Friday, July 25, 2014 Tammuz 27, 5774

His Attachment to 'Mo' Continues to This Day, and on This Anniversary

June 11, 2009 By:
Aaron Passman, Jewish Exponent Feature
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World War II vet Irwin Schmuckler displays a replica of the "Mighty Mo" (aka the USS Missouri) that his nephew made for him.

Irwin Schmuckler's veritable love affair with "Mo" started more than six decades ago. These days, though, it's become something of a long-distance romance.

The 82-year-old said that he hasn't seen the "old girl" in 12 years, due to her limited mobility (to say nothing of his). She mostly hangs out in Hawaii, and it's hard to get around when you're five feet longer than the Titanic, 332 feet taller than the Washington Monument, weigh 45,000 tons, and come equipped with 13.5-inch steel plating and 67-foot weaponry.

"Mo," of course, refers to "The Mighty Mo," or, more formally, the USS Missouri. June 11 marks the 65th anniversary of the battleship's commission -- its official entrance into the U.S. Navy. During its World War II service, it was the largest ship in the fleet.

For Schmuckler -- a resident of Martins Run Senior Residential Community in Media -- the ship holds a special place in his heart, since he served aboard her for 13 months during the final stages of the war, along with 3,000 other sailors.

Schmuckler was born and raised in Roxborough to Russian and Hungarian immigrant parents. When the war broke out shortly before his 14th birthday, he did the math (basing it on how long World War I lasted) and figured that the conflict would be over by the time he reached enlistment age. When it wasn't, he chose the Navy over the Army because, as he said, "I didn't want to walk around the world."

He hoped to be stationed on an aircraft carrier or a battleship, and on May 18, 1945, he got his wish when he boarded the Missouri. Schmuckler was assigned to the ship's radio division as a communications yeoman -- a post he said he was awarded because he could type. Were it not for that skill, he said, he'd likely have been swabbing the deck full time.

Schmuckler said his tenure in the Navy offered him a front-row seat to history, most notably when he witnessed the Japanese surrender on board on Sept. 2, 1945. He also had the opportunity to visit Greece, Morocco, Turkey and Rome, where he had an audience with Pope Pius XII.

Schmuckler was one of fewer than 30 Jews on the Missouri, and he said that, at the time, he was unaware of the pontiff's track record with the Jews of Europe. When he later learned about it, his opinion didn't change.

"I met him as the head of the Catholic Church, not as a political figure," he said, adding that more than anything, it was "the opportunity of a lifetime to have an audience with the pope."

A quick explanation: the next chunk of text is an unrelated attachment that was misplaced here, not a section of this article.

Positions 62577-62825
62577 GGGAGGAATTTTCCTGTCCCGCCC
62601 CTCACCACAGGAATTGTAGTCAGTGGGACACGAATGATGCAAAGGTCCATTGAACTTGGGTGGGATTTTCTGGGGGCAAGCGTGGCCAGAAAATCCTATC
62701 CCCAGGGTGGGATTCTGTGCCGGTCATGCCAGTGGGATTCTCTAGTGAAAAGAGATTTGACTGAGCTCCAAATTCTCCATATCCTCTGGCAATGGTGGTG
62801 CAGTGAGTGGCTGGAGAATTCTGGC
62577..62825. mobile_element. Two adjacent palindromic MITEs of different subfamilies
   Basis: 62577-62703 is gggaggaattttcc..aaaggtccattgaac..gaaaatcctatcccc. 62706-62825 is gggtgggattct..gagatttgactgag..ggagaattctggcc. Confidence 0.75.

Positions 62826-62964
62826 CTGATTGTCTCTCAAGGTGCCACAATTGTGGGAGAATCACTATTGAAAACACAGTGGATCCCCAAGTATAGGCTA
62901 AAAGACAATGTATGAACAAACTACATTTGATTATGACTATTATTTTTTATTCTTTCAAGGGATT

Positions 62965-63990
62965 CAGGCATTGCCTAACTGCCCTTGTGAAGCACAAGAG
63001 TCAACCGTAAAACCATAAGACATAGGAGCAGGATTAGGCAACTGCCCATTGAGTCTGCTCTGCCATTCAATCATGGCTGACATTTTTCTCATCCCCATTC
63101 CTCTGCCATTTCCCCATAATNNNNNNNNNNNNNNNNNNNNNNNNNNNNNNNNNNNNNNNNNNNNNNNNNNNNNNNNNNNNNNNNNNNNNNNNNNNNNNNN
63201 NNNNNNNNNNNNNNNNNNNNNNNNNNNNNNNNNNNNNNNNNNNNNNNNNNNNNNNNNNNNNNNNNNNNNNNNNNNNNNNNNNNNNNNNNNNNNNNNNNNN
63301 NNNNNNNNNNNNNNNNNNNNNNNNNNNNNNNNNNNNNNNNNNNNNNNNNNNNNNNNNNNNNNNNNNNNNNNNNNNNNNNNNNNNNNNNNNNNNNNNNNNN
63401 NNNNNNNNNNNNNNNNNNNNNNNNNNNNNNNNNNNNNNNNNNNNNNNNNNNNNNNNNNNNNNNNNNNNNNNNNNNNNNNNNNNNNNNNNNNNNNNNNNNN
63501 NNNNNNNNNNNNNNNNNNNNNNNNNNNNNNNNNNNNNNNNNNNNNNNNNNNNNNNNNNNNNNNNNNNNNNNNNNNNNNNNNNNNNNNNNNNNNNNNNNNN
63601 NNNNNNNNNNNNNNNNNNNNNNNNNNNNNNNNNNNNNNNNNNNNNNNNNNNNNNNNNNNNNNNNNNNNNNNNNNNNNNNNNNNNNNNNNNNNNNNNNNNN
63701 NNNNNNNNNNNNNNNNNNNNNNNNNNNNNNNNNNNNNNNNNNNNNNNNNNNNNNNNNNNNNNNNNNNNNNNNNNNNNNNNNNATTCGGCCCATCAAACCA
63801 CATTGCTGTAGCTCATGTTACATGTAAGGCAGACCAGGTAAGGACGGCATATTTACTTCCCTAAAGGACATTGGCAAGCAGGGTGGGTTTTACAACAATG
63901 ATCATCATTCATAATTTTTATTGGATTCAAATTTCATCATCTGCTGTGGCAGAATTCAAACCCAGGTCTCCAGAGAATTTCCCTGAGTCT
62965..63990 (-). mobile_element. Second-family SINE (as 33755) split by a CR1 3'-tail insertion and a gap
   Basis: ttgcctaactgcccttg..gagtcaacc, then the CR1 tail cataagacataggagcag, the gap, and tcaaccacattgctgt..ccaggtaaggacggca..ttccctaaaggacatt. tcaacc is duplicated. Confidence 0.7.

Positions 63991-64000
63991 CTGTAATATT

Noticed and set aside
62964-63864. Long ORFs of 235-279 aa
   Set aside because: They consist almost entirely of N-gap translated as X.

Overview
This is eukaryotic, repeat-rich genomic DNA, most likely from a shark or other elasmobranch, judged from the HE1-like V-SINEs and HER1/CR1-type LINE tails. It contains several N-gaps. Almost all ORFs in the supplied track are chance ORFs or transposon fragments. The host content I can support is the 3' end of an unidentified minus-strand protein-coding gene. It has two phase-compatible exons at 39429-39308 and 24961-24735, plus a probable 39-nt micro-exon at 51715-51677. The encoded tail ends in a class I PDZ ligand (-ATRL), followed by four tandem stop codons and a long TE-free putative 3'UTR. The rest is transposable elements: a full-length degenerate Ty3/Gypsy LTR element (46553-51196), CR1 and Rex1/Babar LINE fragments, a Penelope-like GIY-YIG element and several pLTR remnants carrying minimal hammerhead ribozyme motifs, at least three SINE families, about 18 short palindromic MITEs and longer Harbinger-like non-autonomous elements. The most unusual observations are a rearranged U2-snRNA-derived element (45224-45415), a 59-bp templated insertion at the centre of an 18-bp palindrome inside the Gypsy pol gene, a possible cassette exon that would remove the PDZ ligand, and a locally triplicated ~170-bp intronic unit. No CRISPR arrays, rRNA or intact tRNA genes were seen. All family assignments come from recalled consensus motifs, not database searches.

These trips to various major cities even gave him the chance to do some sightseeing, including stops at the Coliseum and the Parthenon; he still has a small piece of the latter tucked away in a cigar box on his desk.

"I drank it all in, because I knew I'd never be there again," he said.

A Teacher on Several Fronts

Later, Schmuckler earned degrees from Drexel and Temple universities (where his twin brother is a chemistry professor), and he spent his post-military career in the classroom.

To make some extra money, he began teaching at Eastern State Penitentiary three nights a week -- a gig that eventually led him to a 21-year-long tenure at Graterford Prison in Collegeville, where he was school principal and established the prison literacy project.

His teaching career also afforded him the opportunity to travel, including jaunts to Europe and Israel in the 1970s.

Still, he said, none of those trips matched his time on the Mo, and his face lit up when he heard the news about his beloved's 65th anniversary. Going through meticulously organized scrapbooks, he beamed when he saw photos of the ship. There's even a small corner of his apartment dedicated to a large, original, handmade scale model created by his nephew.

Though he'd love to return to the ship, his doctors have recommended that he not travel.

But he can hold onto some recent memories. In 1995, he was on deck for the 50th anniversary of the Japanese surrender (accompanied by his son), and he said that particular experience meant more to him than almost any other in his lifetime.

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